- Associated Press - Tuesday, October 13, 2015

VICKSBURG, Miss. (AP) - The city of Vicksburg is going to the state to seek a $600,000 low interest loan from the Mississippi Development Authority to help it raze and clean up the site where Kuhn Memorial State Hospital once operated.

The Vicksburg Post reports (https://bit.ly/1PbyBpO) the Board of Mayor and Aldermen on Monday authorized City Attorney Nancy Thomas to begin the process to apply for a brownfields CAP loan, which allows the city to borrow money at an interest rate of between 2 to 3 percent.

The state program allows cities and counties to borrow money to improve public facilities and infrastructure to assist with business locations and expansions with community-based projects.

Brownfields funds involve money from the Environmental Protection Agency to allow local, county and state governments to assess, clean up, and reuse brownfields - property affected by hazardous materials.

Thomas said the recommendation to seek the loan came after a meeting with representatives from MDA and Mississippi Department of Environmental Quality and Gov. Phil Bryant’s office to discuss possible funding sources to take Kuhn down.

“There is brownfield remediation money available through a CAP loan,” Thomas said. “(But) right now, the limit is $250,000. We are going to request that cap be waived. We anticipate the cost would be about $550,000 to $600,000 to abate the asbestos and any other hazardous substance on the property and demolish the building and dispose of the debris in a certified landfill.”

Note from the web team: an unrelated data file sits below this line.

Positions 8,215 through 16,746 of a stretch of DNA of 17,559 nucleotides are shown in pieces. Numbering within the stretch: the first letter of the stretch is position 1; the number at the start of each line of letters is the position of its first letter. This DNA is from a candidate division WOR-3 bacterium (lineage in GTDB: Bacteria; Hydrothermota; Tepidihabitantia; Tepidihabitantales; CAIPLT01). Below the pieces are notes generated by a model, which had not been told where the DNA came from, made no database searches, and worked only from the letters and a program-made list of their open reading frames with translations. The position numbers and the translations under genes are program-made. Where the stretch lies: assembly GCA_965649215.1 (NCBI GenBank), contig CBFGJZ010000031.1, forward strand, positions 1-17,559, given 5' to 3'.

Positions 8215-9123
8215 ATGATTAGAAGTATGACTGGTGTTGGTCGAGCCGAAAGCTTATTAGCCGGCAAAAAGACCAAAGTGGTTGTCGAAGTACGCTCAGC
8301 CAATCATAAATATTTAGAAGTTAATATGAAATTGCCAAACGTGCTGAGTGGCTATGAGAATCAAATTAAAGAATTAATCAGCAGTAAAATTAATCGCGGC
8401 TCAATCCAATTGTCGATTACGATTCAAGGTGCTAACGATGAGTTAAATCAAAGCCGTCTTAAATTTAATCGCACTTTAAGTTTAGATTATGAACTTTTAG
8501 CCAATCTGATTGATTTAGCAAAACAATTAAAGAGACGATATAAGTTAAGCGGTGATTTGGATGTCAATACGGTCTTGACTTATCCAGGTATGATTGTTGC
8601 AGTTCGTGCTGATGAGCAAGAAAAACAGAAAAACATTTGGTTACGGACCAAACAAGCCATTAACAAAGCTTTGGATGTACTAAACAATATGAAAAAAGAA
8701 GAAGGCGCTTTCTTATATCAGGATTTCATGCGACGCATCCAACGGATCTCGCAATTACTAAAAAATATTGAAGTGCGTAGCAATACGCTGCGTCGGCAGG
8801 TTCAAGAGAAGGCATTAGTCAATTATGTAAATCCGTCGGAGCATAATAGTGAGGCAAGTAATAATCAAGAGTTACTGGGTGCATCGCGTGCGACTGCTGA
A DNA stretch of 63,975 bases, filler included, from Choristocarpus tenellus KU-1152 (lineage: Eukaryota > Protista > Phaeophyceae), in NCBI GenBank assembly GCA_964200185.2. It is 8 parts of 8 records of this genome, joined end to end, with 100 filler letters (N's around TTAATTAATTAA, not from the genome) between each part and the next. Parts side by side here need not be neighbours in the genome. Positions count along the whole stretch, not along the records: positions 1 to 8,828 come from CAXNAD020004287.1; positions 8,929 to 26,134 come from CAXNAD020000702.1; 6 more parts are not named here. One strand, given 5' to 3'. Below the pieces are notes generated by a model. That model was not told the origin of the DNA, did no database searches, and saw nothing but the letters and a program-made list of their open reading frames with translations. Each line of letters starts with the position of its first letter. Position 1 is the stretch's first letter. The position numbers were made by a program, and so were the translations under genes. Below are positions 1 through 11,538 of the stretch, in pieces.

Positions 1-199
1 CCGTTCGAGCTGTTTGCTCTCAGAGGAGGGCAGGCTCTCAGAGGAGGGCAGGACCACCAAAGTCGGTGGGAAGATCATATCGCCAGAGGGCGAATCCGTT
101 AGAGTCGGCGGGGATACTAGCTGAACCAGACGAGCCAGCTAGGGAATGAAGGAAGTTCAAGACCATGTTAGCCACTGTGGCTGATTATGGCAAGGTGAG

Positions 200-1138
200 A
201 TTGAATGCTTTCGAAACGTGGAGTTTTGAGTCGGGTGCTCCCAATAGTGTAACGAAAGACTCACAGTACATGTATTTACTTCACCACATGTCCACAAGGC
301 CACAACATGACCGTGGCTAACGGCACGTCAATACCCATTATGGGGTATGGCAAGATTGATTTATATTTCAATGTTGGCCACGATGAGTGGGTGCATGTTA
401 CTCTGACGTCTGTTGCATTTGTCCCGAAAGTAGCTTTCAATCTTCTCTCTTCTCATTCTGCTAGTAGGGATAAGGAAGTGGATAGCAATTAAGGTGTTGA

If the cap is waived, she said, the city will sign a brownfields agreement with DEQ and a consultant to test for asbestos and develop a plan to remediate the site. The city would also get an appraisal on the property.

Thomas said the city in the past has unsuccessfully applied for grants to clean the Kuhn property, adding the next round to apply for brownfields grants is November, and the city must own the property before it applies for the grant.

“If we were awarded the grant, we wouldn’t get it until June, so we felt making the cap loan would be the best alternative and hopefully we can clean that property up,” she said.

Community Development Director Victor Grey-Lewis said the city also is applying through the State of Mississippi for a $7.3 million U.S. Department of Housing and Urban Development National Disaster Resilience grant that would provide the funds to raze and clear the Kuhn property and transform it into a housing development of 35 to 40 single-family homes. Grants will be awarded in mid-January.

The money is part of HUD’s $1 billion National Disaster Resilience Competition to help communities hit by natural disasters between 2011 and 2013 become more viable. Vicksburg qualifies because of the 2011 spring Mississippi River Flood, which flooded areas of the city as the river reached a record level of 57.1 feet, .9 feet more than the 1927 flood.


Information from: The Vicksburg Post, https://www.vicksburgpost.com

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